I do not know at this time if they won the game, but they definitely won my heart (too much?). ¬†Well ¬†it’s true – and I know that I am a big sap! ¬†If you get a chance to attend a sporting event at a local high school I encourage you to take it. ¬†These kids work tirelessly at their sport. ¬†We often hear comments like “this generation is so lazy”, “these kids are so entitled”, “no one wants to work for anything anymore”. ¬†But these kids go to school all day, maintain their grades with homework (sometimes hours), and practice every single day for 2 hours after school – not to mention friends, jobs and chores. ¬†And yes, I put friends on the list because, let’s face it, relationships of all kinds are work. ¬†These kids work hard. These kids have drive. ¬†I was so tired after work today…but then I just remembered how tired my students must be, too – and so I go and sit in the cold. ¬†Way to go girls!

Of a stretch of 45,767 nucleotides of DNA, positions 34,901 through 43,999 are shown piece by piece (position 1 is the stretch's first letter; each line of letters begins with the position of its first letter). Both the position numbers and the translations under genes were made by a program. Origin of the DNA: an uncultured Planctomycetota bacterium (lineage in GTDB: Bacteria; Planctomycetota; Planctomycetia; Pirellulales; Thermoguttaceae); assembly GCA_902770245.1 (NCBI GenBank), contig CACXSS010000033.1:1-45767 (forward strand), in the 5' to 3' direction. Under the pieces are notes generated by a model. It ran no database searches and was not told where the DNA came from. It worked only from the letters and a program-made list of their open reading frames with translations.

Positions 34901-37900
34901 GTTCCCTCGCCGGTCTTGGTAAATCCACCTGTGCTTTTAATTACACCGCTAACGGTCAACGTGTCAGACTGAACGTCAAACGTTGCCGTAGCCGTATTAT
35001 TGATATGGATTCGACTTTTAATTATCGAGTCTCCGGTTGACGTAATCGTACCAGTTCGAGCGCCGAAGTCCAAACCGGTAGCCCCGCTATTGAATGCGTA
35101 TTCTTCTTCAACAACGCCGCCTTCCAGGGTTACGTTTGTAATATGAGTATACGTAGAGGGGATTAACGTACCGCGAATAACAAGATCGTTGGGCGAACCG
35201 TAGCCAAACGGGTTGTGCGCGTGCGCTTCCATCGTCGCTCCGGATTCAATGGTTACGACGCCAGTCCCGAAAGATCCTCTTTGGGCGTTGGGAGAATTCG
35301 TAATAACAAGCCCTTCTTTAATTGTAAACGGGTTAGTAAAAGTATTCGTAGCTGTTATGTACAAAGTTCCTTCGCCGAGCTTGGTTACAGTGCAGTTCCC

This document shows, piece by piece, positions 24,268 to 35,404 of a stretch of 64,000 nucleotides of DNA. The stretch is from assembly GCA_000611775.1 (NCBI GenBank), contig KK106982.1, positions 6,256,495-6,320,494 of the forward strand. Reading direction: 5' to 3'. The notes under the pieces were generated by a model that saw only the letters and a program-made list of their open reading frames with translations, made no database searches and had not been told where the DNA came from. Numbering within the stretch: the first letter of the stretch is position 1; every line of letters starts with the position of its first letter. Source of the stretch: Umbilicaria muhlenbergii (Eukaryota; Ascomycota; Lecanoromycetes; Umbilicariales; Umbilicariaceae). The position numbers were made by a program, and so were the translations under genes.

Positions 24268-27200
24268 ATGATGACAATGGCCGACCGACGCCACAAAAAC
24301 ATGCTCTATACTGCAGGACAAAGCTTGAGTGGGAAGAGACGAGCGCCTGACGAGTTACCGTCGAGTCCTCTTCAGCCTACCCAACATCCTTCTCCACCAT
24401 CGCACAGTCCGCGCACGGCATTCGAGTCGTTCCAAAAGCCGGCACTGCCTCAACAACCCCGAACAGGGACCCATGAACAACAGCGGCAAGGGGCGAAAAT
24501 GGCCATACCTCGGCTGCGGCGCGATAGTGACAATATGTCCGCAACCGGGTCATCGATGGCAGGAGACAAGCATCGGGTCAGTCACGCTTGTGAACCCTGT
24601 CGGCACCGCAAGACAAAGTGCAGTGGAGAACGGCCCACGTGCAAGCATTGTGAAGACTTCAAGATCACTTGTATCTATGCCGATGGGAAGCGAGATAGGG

***update РI wrote this a few days ago Рthe girls won the game.  I have since been to a few more games and they continue to thrive! Go Canes!

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Yanks out for a run in Killarney, Ireland

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Me and my travel buddy, Kelly

I love to grab my phone and go out for an early morning run while on tour with my students.  Unfortunately, exhaustion tends to take over and the rest becomes more important as we move through our 14 hour days of walking and sight-seeing while traveling abroad.